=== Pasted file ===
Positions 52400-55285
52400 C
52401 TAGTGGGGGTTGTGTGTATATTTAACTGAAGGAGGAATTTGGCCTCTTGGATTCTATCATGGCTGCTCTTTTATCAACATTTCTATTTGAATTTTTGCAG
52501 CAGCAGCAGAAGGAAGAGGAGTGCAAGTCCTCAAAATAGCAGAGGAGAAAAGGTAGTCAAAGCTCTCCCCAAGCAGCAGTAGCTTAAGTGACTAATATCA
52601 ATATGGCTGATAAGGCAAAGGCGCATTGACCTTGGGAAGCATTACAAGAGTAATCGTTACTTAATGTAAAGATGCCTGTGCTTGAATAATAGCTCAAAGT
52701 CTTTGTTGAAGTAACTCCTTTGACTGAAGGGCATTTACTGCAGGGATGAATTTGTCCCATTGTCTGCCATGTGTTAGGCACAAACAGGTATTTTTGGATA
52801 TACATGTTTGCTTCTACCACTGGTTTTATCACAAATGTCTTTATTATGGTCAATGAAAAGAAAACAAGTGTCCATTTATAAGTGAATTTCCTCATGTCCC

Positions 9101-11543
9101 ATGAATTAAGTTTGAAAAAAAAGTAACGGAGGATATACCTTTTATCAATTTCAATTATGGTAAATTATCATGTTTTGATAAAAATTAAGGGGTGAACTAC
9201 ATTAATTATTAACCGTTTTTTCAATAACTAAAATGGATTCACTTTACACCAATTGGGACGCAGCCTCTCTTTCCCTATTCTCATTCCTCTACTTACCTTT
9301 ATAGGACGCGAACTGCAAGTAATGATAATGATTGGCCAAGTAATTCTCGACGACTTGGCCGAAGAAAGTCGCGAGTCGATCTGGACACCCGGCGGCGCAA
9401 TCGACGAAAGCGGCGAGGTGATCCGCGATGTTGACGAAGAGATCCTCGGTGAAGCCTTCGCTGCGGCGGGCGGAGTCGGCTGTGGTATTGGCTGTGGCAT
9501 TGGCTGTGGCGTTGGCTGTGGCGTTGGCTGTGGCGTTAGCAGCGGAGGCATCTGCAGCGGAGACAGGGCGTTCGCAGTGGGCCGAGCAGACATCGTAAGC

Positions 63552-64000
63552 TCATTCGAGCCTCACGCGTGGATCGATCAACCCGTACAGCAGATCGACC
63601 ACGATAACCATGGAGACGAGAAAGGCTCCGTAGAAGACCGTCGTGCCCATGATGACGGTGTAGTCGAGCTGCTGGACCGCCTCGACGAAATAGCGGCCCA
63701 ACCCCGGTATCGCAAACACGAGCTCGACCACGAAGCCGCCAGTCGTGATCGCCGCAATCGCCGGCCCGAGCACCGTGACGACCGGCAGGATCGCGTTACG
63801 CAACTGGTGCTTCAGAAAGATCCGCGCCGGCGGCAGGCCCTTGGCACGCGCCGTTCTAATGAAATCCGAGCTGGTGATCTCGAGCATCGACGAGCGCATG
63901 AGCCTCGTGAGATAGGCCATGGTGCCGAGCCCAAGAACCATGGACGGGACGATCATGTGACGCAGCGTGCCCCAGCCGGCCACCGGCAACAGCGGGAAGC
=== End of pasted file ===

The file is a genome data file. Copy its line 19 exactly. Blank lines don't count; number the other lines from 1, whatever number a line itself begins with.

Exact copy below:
63901 AGCCTCGTGAGATAGGCCATGGTGCCGAGCCCAAGAACCATGGACGGGACGATCATGTGACGCAGCGTGCCCCAGCCGGCCACCGGCAACAGCGGGAAGC